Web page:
Loyalty to sports teams can bring great joy or great sorrow. Yet, we likely would not have the great joy without the great sorrow because victory is never so sweet as after repeated defeat. Just ask Cubs fans. This Lions fan is still waiting for the great joy, ever so patiently.

Loyalty to a career or to an employer is in a precarious state as our world is getting smaller and smaller and options are increasing by the millisecond. In a world where people change careers over and over as they pursue their passions, loyalty to a career that may not be the best fit could stall chances for tremendous success. Loyalty to a particular employer could do the same thing.

Going back to the examples of being loyal to a fault…someone who stays in an abusive relationship. Or someone who fails to change with a company only to work himself out of a job. Or a person who ignores an amazing opportunity to change her life for the better out of loyalty to her current employer. Are these examples of loyalty or are they examples of fear of change or perhaps of a lack of self-confidence?

I have the answer, finally, that I have been looking for all this time. It comes in the form of a new definition of loyalty:

Healthy loyalty is the quality or state of being true and constant support of someone or something that helps you be the person you want to be.

Healthy loyalty checklist:

  • Is the source of your loyalty a fear of change?
  • Is a lack of self-confidence driving your desire to remain loyal to where you are?
  • Use five words to describe the person you want to be.
  • Does the change help you become that person?
  • Does remaining loyal help you become that person?

Please share ideas you have about loyalty, healthy loyalty, and questions to ask yourself when determining the source of loyalty.

SOURCE for Thomas Sheridan quote

SOURCE for image

 

 

 

 

 

“We Are The Change That We Seek.” Barack Obama

“We Are The Change That We Seek.” Barack Obama

I remember a car conversation from many years ago. One of my boys was just five and experiencing some difficulties on the playground. After he lamented about how horribly he was being treated by some of his friends, I said this:

Buddy, this is going to be a little hard to hear, and it is something that many adults don’t even know. But, I know a secret to living a happy life. Do you think you are old enough to hear this secret?

He wanted in on the secret. Little did he know that this secret, although accurate and important, is something that people choose to deny, fight against, and even start wars over.

Okay, I think you are ready. Here it is. 

The only person you can control is YOU.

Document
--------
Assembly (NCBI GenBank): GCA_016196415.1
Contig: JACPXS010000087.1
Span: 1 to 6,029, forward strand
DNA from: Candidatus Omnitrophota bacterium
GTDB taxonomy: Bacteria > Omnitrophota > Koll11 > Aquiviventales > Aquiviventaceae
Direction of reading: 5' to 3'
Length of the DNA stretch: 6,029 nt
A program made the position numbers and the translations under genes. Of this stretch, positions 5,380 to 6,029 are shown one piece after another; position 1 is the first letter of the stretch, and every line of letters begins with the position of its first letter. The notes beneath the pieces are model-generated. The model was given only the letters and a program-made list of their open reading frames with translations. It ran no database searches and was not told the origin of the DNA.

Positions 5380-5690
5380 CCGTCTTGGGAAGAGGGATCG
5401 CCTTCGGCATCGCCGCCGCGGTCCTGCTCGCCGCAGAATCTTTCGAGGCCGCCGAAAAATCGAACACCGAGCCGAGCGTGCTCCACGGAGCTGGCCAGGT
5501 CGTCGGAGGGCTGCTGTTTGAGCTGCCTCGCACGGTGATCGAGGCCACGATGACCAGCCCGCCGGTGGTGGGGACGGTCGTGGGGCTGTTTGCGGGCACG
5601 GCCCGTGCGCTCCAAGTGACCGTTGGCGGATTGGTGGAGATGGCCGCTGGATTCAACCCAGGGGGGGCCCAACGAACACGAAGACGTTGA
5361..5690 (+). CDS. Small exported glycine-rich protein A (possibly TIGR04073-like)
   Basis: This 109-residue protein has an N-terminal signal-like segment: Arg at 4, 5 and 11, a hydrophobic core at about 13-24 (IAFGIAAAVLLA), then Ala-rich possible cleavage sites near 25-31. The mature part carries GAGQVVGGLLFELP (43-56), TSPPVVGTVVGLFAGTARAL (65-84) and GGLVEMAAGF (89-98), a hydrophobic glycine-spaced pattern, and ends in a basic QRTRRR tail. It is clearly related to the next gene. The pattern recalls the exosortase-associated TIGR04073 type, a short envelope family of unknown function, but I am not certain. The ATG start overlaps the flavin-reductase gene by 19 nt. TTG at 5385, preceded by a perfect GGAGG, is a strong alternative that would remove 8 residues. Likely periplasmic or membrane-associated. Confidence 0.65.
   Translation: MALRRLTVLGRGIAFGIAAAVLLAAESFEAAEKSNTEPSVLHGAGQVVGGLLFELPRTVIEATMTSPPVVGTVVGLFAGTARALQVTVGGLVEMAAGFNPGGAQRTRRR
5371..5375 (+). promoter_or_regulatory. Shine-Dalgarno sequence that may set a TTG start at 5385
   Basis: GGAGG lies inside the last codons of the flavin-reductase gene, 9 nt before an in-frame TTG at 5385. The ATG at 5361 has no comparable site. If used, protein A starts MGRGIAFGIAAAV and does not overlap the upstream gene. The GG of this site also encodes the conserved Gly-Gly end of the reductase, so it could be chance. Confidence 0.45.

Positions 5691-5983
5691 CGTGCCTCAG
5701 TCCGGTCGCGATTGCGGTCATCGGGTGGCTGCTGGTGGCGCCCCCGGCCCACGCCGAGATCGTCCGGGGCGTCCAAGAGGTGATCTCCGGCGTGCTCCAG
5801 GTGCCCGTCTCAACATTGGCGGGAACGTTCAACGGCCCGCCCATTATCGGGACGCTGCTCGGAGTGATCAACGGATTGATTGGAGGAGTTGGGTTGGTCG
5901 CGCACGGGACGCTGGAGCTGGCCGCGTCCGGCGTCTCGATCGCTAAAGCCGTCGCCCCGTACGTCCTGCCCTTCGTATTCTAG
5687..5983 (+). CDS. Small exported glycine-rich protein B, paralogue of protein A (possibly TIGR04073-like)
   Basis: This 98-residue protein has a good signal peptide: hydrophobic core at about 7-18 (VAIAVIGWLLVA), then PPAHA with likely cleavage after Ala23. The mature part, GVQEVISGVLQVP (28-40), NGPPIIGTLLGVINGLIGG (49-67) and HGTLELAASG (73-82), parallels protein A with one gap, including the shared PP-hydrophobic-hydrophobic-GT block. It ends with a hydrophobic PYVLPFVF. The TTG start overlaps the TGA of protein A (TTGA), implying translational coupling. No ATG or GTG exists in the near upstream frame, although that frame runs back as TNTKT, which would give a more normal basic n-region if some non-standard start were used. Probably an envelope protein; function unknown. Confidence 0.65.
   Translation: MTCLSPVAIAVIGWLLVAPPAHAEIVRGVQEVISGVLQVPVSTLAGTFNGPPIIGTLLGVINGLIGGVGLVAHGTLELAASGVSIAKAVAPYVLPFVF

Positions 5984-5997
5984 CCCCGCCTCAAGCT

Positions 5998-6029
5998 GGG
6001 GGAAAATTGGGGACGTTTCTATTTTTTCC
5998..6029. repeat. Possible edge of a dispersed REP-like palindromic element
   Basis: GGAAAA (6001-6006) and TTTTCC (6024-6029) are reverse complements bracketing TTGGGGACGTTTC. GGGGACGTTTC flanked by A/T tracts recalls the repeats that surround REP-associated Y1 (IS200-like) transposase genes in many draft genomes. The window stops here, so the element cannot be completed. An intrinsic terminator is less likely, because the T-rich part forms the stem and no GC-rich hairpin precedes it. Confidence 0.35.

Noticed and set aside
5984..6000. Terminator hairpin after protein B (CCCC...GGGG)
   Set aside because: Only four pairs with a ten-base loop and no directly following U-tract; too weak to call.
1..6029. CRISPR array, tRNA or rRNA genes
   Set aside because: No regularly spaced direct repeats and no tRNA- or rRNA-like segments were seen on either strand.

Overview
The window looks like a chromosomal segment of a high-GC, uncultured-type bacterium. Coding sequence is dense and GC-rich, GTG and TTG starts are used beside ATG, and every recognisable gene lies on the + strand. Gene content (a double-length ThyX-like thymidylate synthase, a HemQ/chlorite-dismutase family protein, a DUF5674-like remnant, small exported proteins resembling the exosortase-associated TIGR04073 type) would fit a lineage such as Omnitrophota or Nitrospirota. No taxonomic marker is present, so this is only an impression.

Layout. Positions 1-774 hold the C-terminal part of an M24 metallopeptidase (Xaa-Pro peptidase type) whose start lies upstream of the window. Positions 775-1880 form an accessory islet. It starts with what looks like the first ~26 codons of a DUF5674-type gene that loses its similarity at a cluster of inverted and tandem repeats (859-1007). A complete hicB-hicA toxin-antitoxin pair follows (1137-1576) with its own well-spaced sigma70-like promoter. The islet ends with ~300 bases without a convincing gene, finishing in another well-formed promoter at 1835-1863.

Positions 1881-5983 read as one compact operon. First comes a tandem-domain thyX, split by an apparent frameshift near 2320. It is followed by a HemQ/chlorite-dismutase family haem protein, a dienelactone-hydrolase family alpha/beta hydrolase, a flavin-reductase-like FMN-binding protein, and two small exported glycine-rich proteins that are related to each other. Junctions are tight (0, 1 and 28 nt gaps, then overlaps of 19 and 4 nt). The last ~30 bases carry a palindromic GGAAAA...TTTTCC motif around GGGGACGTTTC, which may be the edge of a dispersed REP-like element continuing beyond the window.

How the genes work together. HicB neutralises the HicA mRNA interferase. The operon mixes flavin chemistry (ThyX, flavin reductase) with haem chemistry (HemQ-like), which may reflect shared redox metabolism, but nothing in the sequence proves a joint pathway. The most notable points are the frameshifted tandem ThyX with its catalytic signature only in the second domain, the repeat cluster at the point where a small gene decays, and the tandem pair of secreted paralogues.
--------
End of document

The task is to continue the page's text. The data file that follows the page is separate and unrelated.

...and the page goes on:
This means that even if those boys are being very mean and what they are doing is wrong, you cannot change them. You can only change you.

So, if you’d like the situation to get better, what do you think you could do to help it?

He went on to share some ideas of things that he could do to change the boys. Maybe he could be very nice to them, and then they would change. Maybe he could tell a teacher. Maybe he could use kind words to ask the boys to stop what they were doing.

You could do those things, and maybe they would work. The important part of this message is that you cannot change others. Only they can decide to do that. You can only change yourself.

This is so hard to understand because there may be times when you are doing absolutely the right thing and someone else is doing absolutely the wrong thing, yet if you want the situation to change, you have to be the one to change. That doesn’t seem fair at all, but it is the way life works. If you wait for the world to change for you, you may wait forever.

Some people never understand this and spend their entire lives pretty unhappy as they wait for others to change.

If you’d like things to get better right away, how could you make a change that you have control over? What could you do?

He decided he could walk away, find other people to play with, and try not to get upset when his friends were not being kind. He knew that he could turn to an adult at school if things got bad, but the challenges he was facing were ones he would face for the rest of his life. I wanted him to get some practice resolving issues on his own, beginning at this young age.

I will never claim to be a parenting guru. I have had my share of parenting ups and downs, and I will continue to have them. This is one lesson, though, that is important for all children to have, and it is a lesson that is often missing from conversations with children.

Children deserve the opportunity to learn that there is so much within their control–their own actions, their own thinking, and through those two things they can control much of how they feel. Waiting for others to change is a battle they will not win, and they deserve to know that too.

Change will not come if we wait for some other person or some other time. We are the ones we’ve been waiting for. We are the change that we seek.    -Barack Obama

Who Deserves to Know?

Who Deserves to Know?

“That teacher has always been difficult to work with. Everybody knows that.”

Ever heard something like this said about a colleague?

Ever wonder if anyone has told the teacher he is difficult to work with, and why?

Who deserves to know more than anyone else?

#Champion4Teachers in 50 Words or Less: Part One